A word of caution when using these cheap low cost hand held thermometers .
They are sold as a one shot measure everything device but are anything but.
Consult the specifications of the unit to determine the FOV ( field of view ) as this will determine the target size and distance from the point of measurement .
As you can see from above this has a huge effect on the accuracy of any measurement taken.
The target size MUST be greater than the FOV or you will be measuring anything else that is in the FOV , if it is a greater temp. then it introduces a positive error , if it is less then the opposite.
That's the simple bit .
The material and surface of the target is crucial to the accuracy of measurement , this is called emissivity .
Any Infra red measuring device must have an e adjustment to compensate for this .
Rubber , steel ( painted or raw) ,plastic , all types of alloys , water , oil ,SKIN , timber etc, ad nauseum all differ greatly , get the picture ?
I could spend a long long time explaining this .
Basically black is 0 and a shiny reflective surface is 10 but is not linear between the two. This has a HUGE effect on the accuracy and again is non linear across the measurement range of the device .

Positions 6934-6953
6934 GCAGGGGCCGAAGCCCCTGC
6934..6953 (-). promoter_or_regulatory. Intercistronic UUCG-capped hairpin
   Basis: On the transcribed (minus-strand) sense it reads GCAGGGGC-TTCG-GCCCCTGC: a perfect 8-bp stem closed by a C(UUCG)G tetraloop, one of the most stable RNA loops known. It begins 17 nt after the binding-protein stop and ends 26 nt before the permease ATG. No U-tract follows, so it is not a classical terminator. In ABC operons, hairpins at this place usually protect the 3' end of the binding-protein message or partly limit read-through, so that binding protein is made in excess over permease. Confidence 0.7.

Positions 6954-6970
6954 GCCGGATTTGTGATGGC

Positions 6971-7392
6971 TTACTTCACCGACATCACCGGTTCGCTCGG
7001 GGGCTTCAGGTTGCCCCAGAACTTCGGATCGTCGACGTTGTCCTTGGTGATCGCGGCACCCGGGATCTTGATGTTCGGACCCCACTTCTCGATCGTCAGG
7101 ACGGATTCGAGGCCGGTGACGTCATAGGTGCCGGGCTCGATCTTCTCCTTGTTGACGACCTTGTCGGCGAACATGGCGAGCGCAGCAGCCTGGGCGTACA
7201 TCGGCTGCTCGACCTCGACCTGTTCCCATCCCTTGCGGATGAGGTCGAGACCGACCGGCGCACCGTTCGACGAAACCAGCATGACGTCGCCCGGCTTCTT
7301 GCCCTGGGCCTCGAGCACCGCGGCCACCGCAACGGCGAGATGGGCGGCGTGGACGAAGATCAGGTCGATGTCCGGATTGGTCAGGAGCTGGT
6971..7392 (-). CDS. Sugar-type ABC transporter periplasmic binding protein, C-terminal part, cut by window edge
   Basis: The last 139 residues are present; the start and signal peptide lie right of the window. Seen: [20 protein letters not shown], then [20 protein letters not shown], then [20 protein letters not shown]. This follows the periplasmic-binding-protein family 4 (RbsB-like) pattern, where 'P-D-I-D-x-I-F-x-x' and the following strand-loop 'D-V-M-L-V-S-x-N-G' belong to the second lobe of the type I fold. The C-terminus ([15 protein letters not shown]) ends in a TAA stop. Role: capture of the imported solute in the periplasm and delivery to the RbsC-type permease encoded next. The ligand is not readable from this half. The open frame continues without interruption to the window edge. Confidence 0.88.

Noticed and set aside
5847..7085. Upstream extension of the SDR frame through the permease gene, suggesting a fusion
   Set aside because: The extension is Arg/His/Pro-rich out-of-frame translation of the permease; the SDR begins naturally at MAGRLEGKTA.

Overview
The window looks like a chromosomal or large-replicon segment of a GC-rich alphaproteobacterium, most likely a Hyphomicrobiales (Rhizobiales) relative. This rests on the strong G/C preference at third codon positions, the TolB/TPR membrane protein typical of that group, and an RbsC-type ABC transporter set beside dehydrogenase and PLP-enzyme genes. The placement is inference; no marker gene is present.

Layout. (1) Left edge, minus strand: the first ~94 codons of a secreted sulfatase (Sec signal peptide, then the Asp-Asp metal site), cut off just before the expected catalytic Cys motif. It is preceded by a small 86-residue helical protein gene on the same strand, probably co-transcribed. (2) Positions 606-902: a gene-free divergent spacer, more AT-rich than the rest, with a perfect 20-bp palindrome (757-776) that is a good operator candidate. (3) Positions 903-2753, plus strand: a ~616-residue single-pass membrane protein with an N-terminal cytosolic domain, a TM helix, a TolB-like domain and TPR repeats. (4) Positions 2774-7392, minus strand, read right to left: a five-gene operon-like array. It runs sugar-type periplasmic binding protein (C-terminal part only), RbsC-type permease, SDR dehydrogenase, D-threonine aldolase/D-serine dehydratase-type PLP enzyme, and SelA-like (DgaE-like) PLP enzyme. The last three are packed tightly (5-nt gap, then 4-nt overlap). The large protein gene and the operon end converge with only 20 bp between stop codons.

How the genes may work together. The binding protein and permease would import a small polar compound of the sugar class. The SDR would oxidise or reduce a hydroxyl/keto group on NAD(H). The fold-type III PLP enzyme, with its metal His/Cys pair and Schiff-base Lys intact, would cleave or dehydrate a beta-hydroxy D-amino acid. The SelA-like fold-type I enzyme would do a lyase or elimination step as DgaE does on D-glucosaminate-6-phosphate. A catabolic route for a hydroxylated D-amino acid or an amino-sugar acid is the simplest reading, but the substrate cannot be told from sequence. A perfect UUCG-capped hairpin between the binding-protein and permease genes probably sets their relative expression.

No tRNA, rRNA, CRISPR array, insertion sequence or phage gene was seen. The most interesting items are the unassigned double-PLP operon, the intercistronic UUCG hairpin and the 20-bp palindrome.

A crude , but reasonably effective , way around this is to either paint the surface black or wrap it in black tape and set the e value to 0.
Lastly the target "L" in the diagram above is circular . In essence the device takes a cross sectional average of the IR transmission in that area .
If you are not at 90 degrees to the target the circle becomes ellipsoidal and again greatly effects the measurement.
Most , if not all , of these low cost thermometers will have a minimum target size of 50mm + , I have a hand held with a MTS of 9mm and that cost over £3000 ( yep that's right ) ......
Just remember all this when the wee girl at the door of the supermarket you are about to enter points a £15 hand held thermometer at your forehead and says " Ah ,you're OK , on you go ...."
I hope this is of interest to you .